The milder tasting yogurts – which use different cultures to Chobani’s core Greek range and are flavored with fruit varietals such as Alphonso Mango and Monterey Strawberry – do not contain any high intensity sweeteners (Chobani’s Simply 100 range, which was sweetened with stevia leaf extract, monk fruit, and sugar, was discontinued in spring 2017).
Each 5.3oz cup contains 12g protein and 9g cane sugar, vs the 13-17g sugar in Chobani’s fruit-on-the-bottom and blended Greek yogurts, reflecting growing demand for less sweet options in the category that has helped drive sales of Icelandic yogurt (skyr) and prompted recent innovations such as Yoplait’s new ‘intentionally less sweet’ YQ line.
“The velocities of Hint are exceeding established low sugar brands, and the dollars per TDP [total distribution points] is very good, so it’s very productive on shelf, and consumer feedback has been very positive,” chief marketing and commercial officer Peter McGuinness told FoodNavigator-USA.
“This is also highly incremental... so it’s appealing to a low sugar consumer out there that didn’t like the current options for whatever reason [ie. bringing in new consumers to the category], or people are buying it in addition [to what they are already buying], so we’re seeing among our existing base people are buying the core products, Flip and Hint.
"They may want a low sugar option in the morning and something with a bit more sweetness in the afternoon.”
Chobani drinks deliver incremental growth
Chobani - which unveiled a new visual identity in November and grew its top line by 7% last year vs 2016 with double digit profitability growth – also saw an increase in household penetration following a product giveaway to celebrate its 10 year anniversary earlier this year, said McGuinness: “It was not inexpensive, but it paid off, as it raised our baseline essentially.”
Smooth – Chobani’s first foray into the non-Greek segment – originally launched in a two-pack, but has recently been relaunched as a single serve product, prompting an increase in trial and repeat sales, he said. “We’re committed to non-Greek and I think ultimately it will become a platform.”
Chobani’s drinkable yogurt is performing well and delivering incremental growth, he claimed: “People are drinking the drinks as well as spoonable yogurt; it’s a different need state and daypart and we’ll continue to innovate in this space.”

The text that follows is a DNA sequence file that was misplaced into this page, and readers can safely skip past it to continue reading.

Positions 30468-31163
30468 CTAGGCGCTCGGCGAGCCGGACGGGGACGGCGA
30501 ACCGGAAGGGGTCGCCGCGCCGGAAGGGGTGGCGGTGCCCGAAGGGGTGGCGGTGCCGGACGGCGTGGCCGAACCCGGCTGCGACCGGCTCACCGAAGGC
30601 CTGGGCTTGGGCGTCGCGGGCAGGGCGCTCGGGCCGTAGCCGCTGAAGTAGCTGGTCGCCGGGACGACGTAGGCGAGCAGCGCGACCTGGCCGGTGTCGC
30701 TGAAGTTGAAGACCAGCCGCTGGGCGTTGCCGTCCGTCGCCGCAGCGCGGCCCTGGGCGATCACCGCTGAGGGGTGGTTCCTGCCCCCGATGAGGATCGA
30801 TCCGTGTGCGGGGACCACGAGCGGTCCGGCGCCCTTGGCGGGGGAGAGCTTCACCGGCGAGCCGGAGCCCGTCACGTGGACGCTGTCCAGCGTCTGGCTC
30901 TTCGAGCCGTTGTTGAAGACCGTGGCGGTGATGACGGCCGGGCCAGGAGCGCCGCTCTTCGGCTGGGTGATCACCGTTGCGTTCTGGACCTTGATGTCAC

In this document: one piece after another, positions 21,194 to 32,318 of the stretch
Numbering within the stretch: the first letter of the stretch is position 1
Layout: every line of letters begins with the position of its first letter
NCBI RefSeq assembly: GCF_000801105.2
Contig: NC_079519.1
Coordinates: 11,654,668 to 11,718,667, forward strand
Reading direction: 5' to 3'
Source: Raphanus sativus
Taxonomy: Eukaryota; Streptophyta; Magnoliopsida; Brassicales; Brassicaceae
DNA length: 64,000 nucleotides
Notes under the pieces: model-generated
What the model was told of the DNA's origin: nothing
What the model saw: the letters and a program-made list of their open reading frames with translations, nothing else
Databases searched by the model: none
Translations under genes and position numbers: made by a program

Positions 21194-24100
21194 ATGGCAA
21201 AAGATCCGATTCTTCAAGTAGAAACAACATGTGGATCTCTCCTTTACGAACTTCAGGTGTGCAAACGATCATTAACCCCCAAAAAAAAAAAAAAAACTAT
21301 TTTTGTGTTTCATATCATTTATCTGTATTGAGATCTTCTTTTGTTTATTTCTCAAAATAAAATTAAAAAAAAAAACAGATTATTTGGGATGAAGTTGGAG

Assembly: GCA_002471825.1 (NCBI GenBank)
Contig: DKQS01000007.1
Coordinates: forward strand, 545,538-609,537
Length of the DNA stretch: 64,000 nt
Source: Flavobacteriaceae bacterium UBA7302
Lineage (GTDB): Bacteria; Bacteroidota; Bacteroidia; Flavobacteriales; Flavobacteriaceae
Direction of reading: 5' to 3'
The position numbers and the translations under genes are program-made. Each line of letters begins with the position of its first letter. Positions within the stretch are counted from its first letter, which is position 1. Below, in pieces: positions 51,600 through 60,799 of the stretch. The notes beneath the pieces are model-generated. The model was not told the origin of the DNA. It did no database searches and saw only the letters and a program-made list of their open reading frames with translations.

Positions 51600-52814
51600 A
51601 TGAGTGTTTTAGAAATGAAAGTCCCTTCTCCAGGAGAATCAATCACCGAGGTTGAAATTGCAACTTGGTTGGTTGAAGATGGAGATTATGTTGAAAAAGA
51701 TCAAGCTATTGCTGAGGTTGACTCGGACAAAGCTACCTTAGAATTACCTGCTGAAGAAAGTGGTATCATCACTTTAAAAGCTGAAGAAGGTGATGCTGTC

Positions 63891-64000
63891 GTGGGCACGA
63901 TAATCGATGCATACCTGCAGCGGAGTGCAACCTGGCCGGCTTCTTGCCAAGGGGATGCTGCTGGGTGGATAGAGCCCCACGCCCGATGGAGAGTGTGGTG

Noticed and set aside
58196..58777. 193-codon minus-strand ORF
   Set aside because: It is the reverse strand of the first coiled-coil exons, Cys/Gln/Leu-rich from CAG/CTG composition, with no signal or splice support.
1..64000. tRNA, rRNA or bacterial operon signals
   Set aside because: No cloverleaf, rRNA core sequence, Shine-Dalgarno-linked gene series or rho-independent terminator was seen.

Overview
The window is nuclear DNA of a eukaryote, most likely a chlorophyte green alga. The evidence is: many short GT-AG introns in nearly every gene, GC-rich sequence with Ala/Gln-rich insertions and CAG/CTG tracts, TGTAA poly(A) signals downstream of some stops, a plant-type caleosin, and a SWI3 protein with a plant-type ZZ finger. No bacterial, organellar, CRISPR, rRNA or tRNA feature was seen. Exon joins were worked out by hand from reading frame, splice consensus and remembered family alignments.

Flip continues to deliver for the brand, with more indulgent flavors such as strawberry rhubarb shortcake, S’more S’mores and Cookies & Cream doing particularly well, he said, while creamy flavors such as orange and cream are also doing well in the “strong and profitable” core Chobani range, which is being expanded to include more whole milk options.
The yogurt category: SKU proliferation, duplication, and irrational pricing
Asked about category trends, he said: “The category is volatile, but a lot of the wounds are self-inflicted, so you’ve got SKU proliferation, duplication, and irrational pricing. If you look at the category, there’s 829 SKUs out there and the average set has 475. Our average [retail] customer has 12-14 strawberry yogurts, and it’s just confusing the consumer.
“There’s a direct correlation between the number of SKUs and velocity declines and productivity declines, because [the category] is harder to navigate. The average yogurt consumer spends 20-25 seconds at the shelf, and if you’re hitting them with 20 different variants of the same thing, they get confused.”
As for duplication, he said, “A bunch of people coming out with imitation Flips is not category accretive, it’s not bringing new people in [although rivals note that Chobani was not the first to come up with a flip-type concept, which was first developed by brands including Fage and Muller, who both had products with yogurt and toppings in a separate side dish, although the latter was not a success in the US market].
Short term irrational pricing is commoditizing the food and sucking dollars out of the category
Asked about pricing, he said: “I think short term irrational pricing is commoditizing the food and sucking dollars out of the category, and we’re not going to get sucked into it.
"We’ll do 10 for $10 deals, but we’re not going to sell Greek yogurt for 67 cents. We have a line in the sand. If you look at the data, if you go that low, you’re not selling that much more.”